A closer look at Auston Matthews’ struggles this post-season

NHL insider Doug MacLean offers solutions to coaching the struggling Auston Matthews, William Nylander line, but says bottom line is that the Maple Leafs’ blueline just isn’t good enough.

Auston Matthews has been under a level of scrutiny he hasn’t really faced in his young career.

The franchise cornerstone has undoubtedly struggled to make his presence felt in this series – with just one point in four games – which was all the more apparent in Game 4 when there was no risk of being matched up against Patrice Bergeron.

One thing that seems to be ignored in most of the breakdowns of his play so far though, is that Matthews missed 10 games near the end of the season with a shoulder injury, and he hasn’t really been the same since.

Matthews has been one of the NHL’s most dominant players in controlling the high-danger area of the ice in his young career, mostly through an incredible ability to generate offence with his own shots, and passes to his teammates. His assist numbers don’t look too impressive compared to his goals, but that’s because the player receiving those passes is more likely than not Zach Hyman.

Hyman is a very good, utilitarian player who has had a very good series against the Bruins, but elite goal scorer he is not.

However, since the shoulder injury Matthews suffered in February, his control of that area of the ice has disappeared. Just look at his regular-season and playoff splits.

Matthews’ control of shot attempts and shots on net has remained somewhat the same, and in the regular season his passing game didn’t fall off much post-injury, but his line’s share of high-danger chances has gone from one of the best marks in the entire NHL, to being outplayed in the last few weeks of the regular season, to getting dummied against the Bruins.

Some of the credit for this change has to go to the Bruins, specifically the matchup against Zdeno Chara, but a shift from controlling 60 per cent of those chances when you’re on the ice to just 25 per cent can’t just be about a matchup with a player as elite as Matthews. My guess is he’s not completely healthy.

Even still though, these are on-ice statistics, so it’s not all on Matthews, but we can look at his individual contributions with the same splits, and see what has changed in his personal tendencies.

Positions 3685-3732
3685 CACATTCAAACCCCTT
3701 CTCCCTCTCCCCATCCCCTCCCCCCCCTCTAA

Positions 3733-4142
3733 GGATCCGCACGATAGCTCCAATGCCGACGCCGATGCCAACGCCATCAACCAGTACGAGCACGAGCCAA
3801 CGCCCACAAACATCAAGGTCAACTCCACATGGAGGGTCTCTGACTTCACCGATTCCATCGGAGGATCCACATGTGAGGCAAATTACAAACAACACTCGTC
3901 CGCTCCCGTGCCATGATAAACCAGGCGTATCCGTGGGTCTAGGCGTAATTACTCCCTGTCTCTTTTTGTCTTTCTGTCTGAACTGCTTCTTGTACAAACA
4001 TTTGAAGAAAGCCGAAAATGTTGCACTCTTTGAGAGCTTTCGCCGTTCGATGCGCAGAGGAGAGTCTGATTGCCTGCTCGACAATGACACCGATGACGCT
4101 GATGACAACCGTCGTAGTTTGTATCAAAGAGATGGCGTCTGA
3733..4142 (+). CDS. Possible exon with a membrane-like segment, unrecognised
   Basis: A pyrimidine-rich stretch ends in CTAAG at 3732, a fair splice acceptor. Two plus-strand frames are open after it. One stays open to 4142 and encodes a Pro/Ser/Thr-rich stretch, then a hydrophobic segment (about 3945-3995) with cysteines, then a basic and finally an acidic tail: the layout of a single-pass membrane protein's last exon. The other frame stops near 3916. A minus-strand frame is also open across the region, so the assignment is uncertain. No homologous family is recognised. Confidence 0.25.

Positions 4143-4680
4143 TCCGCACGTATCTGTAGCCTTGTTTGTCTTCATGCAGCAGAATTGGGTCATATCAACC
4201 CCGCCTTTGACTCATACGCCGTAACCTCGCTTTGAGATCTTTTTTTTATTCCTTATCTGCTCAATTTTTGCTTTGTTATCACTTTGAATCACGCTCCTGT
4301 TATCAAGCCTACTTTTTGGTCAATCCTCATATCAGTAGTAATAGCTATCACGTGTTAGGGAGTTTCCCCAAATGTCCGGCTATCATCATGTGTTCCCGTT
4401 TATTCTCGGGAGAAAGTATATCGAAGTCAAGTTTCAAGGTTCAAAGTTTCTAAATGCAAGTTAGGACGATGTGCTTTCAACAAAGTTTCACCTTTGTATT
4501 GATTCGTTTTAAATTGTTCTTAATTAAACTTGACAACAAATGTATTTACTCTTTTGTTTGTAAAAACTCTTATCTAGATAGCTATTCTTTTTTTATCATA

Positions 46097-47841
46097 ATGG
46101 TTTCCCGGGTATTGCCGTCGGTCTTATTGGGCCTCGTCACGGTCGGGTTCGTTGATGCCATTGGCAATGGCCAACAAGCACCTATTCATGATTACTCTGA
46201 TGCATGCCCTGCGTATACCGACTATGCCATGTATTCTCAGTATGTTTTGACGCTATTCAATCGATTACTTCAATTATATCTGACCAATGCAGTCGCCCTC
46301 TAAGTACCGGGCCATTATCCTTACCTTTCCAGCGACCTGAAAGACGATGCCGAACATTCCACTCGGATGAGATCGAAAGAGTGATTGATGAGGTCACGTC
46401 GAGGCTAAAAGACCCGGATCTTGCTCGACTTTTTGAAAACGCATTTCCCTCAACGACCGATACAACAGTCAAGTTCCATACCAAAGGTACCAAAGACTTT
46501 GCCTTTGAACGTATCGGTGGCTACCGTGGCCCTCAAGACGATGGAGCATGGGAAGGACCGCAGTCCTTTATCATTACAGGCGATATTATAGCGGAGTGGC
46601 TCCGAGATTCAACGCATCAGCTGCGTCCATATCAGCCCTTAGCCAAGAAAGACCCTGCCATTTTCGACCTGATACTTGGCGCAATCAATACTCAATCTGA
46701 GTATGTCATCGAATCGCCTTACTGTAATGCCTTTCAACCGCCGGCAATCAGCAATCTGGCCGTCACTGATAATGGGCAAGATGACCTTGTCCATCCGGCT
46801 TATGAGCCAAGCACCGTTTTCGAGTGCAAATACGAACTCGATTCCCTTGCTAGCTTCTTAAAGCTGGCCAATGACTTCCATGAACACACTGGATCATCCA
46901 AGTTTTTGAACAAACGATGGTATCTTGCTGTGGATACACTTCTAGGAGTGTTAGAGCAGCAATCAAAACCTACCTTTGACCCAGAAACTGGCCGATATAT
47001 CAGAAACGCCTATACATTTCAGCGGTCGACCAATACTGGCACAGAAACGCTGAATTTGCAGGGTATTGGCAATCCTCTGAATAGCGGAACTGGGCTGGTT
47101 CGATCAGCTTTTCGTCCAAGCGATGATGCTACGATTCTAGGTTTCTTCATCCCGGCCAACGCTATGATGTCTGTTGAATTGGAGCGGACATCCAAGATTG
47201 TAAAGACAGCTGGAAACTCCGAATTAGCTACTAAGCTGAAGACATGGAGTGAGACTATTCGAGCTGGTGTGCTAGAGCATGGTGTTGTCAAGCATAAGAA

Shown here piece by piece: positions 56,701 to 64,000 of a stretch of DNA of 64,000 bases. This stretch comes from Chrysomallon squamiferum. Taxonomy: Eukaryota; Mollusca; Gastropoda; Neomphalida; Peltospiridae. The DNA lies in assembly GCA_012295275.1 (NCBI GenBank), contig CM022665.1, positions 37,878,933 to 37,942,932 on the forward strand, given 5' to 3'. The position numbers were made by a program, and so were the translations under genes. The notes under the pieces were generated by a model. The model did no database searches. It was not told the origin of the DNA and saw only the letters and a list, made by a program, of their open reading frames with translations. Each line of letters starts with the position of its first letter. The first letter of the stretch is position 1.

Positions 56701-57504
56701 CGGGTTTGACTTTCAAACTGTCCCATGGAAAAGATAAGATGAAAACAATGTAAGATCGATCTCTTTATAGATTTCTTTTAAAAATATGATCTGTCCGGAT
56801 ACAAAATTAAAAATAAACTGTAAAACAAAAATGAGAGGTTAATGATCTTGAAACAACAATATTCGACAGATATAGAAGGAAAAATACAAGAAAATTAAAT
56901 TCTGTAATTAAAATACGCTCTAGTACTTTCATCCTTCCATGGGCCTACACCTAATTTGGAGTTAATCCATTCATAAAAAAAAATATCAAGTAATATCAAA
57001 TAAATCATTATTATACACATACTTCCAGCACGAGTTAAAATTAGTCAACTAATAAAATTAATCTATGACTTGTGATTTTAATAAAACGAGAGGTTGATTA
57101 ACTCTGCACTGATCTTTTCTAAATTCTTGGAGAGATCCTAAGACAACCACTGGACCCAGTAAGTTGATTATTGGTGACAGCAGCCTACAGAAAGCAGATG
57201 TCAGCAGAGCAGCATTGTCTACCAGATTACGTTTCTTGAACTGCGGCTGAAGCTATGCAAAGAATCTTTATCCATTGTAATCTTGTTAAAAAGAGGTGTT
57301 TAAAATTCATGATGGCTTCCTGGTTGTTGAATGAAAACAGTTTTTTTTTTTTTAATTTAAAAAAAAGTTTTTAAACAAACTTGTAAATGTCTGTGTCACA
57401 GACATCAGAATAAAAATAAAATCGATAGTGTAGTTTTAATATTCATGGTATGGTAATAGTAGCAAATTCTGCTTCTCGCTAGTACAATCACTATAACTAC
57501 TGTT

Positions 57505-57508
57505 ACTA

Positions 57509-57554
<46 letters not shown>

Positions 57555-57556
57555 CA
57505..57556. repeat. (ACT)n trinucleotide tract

Before he was injured, Matthews was second in the entire NHL in shots from the inner slot or high-danger area after Patric Hornqvist, but he dropped to 83rd after his injury, and his playoff production from there would have him in the range of 377th in the regular season.

If you look at his tendencies post injury, Matthews increased his passing by a staggering amount considering how efficient he already was at getting passes to the slot, and drifted from the inner slot to the high slot for his shots, but remained very focused on getting his shots off from within the slot, rarely from the perimeter.

Perhaps he wasn’t quite as comfortable with the battles near the goal mouth after the shoulder injury, but even with the drop in high-danger chances, his strategy wasn’t bad, he was creating a ton of offence, even if it was of slightly lower quality when the shots were coming directly off his stick.

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In the playoffs however, the high-danger scoring chances have disappeared, and so have nearly half of his scoring chances overall, with his shot attempts from the perimeter nearly tripling in quantity, and his passes to the slot being more than cut in half.

Again, you have to give credit to the Bruins for shutting Matthews down, but this is the first time in his career that Matthews has been a perimeter player, and I don’t think that’s simply due to good defence from the Bruins.

It’s possible that frustration with not being able to get shots off in the slot or get shots through defenders could prompt a shoot-first player like Matthews to begin to pepper the net from further out in order to simply get shots on net and create a little, but of the shot attempts Matthews has taken from the slot, in the playoffs, 87.4 per cent of them have hit either Tuukka Rask or the net, so it’s not like Chara and company are blocking every shot he takes, he just isn’t getting into the slot.

Whether it’s lingering effects of his injury or frustration though, the Leafs need more from Matthews if they’re going to extend this series and put pressure on the Bruins, and with the addition of Nazem Kadri to the lineup, and the success the Plekanec line has had against the Bergeron line, the answer may be to load up his wings a bit. Mitch Marner is arguably the most important piece of the Plekanec line, so it’s not really an option to put him with Matthews outside of double shifting, but having a player who isn’t afraid of battles but has a bit more scoring ability than Hyman on that wing might be something to look into.

Whether it’s Connor Brown, James van Riemsdyk, Kasperi Kapanen, or even Kadri taking a couple shifts on the wing, getting Matthews some scoring help could ignite him enough to carry the Leafs forward.

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